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Scheduling Solitude


Scheduling Solitude

Scott Lilleston

Our culture tends to view solitude as negative.

Solitude often carries a social stigma that implies isolation and loneliness. But solitude isn’t the same as isolation. The perceived sense of isolation seems to imply that being on one’s own is not a choice, but rather a character weakness when an individual disengages socially. Of course there are times when people experience social anxiety and feel withdrawn. But solitude is quite different. It’s an active choice to retreat inwards to restore from the activity of the world.

Unlike solitude, loneliness implies that you feel as if something is missing and you need it in order to feel secure and happy. States of loneliness can actually lead to panic attacks or depression, because there is often a void in a person’s life that can create an existential threat.

Loneliness is typically a triggering experience, such as a reminder of abandonment. Solitude, usually generates a sense of peace. Although learning to explore solitude may be scary for some in the beginning, it will most likely serve as a cornerstone for relaxation and development.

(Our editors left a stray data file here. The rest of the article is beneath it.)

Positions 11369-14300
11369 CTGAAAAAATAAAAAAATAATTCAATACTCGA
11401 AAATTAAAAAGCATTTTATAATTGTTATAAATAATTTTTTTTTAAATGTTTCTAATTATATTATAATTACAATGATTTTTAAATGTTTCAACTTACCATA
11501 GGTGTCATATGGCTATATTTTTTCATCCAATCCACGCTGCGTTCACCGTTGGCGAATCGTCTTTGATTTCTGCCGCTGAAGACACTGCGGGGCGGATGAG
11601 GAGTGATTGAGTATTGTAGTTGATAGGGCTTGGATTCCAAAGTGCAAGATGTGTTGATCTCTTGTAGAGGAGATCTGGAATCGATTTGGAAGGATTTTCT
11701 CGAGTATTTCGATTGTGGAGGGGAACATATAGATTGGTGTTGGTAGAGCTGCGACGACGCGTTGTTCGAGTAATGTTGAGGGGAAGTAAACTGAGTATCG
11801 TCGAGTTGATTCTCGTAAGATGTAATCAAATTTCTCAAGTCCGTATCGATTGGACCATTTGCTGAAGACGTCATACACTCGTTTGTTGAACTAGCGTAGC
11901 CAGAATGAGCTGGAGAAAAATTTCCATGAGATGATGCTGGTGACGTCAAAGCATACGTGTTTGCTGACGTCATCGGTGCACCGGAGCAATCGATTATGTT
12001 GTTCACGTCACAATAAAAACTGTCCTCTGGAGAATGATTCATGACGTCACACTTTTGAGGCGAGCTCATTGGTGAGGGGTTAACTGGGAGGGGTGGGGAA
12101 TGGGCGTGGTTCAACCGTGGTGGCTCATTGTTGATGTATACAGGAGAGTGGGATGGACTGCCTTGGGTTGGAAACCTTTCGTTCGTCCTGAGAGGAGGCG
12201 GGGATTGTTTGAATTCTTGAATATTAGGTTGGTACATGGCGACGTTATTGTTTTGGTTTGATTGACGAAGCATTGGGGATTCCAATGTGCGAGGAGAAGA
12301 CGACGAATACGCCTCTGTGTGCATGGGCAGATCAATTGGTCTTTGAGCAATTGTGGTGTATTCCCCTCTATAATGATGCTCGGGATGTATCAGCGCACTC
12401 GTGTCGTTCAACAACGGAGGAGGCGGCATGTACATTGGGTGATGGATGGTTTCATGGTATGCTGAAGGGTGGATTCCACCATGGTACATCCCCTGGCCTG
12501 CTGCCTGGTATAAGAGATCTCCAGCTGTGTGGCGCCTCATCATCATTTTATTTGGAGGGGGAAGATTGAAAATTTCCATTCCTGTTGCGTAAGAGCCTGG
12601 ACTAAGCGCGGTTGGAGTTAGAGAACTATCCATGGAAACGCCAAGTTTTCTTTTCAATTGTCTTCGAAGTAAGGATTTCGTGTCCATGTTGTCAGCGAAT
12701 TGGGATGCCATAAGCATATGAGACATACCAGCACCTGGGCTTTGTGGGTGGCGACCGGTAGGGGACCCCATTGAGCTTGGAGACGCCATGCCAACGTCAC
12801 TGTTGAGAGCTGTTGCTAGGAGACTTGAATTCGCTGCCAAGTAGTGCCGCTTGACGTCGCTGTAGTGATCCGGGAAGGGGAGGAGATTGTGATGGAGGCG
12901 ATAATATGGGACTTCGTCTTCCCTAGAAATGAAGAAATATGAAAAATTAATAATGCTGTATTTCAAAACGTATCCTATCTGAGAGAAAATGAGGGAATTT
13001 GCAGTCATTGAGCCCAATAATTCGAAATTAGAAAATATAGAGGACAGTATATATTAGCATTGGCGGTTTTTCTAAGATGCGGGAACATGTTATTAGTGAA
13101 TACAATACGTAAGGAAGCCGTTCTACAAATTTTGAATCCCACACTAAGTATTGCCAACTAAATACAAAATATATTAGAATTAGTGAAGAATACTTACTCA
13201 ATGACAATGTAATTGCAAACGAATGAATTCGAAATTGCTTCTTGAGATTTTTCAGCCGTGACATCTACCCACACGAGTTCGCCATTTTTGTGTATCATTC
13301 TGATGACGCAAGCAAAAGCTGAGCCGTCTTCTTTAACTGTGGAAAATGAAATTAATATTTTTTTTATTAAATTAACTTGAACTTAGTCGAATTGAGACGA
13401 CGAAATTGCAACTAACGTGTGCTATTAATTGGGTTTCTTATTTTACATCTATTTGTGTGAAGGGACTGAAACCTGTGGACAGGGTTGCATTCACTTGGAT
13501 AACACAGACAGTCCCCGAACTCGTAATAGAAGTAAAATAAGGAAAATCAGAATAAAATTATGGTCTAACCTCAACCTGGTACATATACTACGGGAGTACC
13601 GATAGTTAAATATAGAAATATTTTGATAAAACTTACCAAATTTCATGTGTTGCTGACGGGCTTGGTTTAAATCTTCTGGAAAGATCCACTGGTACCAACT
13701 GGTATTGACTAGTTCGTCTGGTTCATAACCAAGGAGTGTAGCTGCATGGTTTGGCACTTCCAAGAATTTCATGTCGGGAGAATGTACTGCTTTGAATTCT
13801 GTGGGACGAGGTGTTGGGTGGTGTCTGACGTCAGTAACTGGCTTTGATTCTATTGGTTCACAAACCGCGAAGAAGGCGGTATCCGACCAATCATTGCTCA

Solitude suggests peacefulness stemming from a state of inner richness. It is a means of enjoying the quiet and whatever it brings that is satisfying and from which we draw sustenance. It is something we cultivate. Solitude is refreshing; an opportunity to renew ourselves. In other words, it replenishes us.

Solitude is something you choose.

We all need periods of solitude, although temperamentally we probably differ in the amount we need. Some solitude is essential; It gives us time to explore and know ourselves. It is the necessary counterpoint to intimacy, what allows us to have a self worthy of sharing. Solitude gives us a chance to regain perspective. It renews us for the challenges of life. It allows us to get (back) into the position of driving our own lives, rather than having them run by schedules and demands from without.

Solitude restores body and mind.

Taking this type of down time allows us to drop our “social guards.” It is an opportunity to listen to our intuition, make better choices and take advantage of our inner guidance and wisdom. Solitude is an opportunity to see where we are swayed by external influences, such as belief systems, attitudes, and behaviors that make up our social sphere.

Learning how to be alone is essential in knowing what one wants in relationship. It is nearly impossible to have a healthy relationship when one is unable to be alone with him or herself.

The first relationship we must start with is the one we have with ourselves.

I propose that you give yourself the gift of your own time and energy. You are worth it.

In today's connected world, practicing solitude seems to be a lost art. Yet it is essential that we do not forget that solitude is necessary and healthy. The physical and psychological benefits to spending time alone serve as powerful evidence.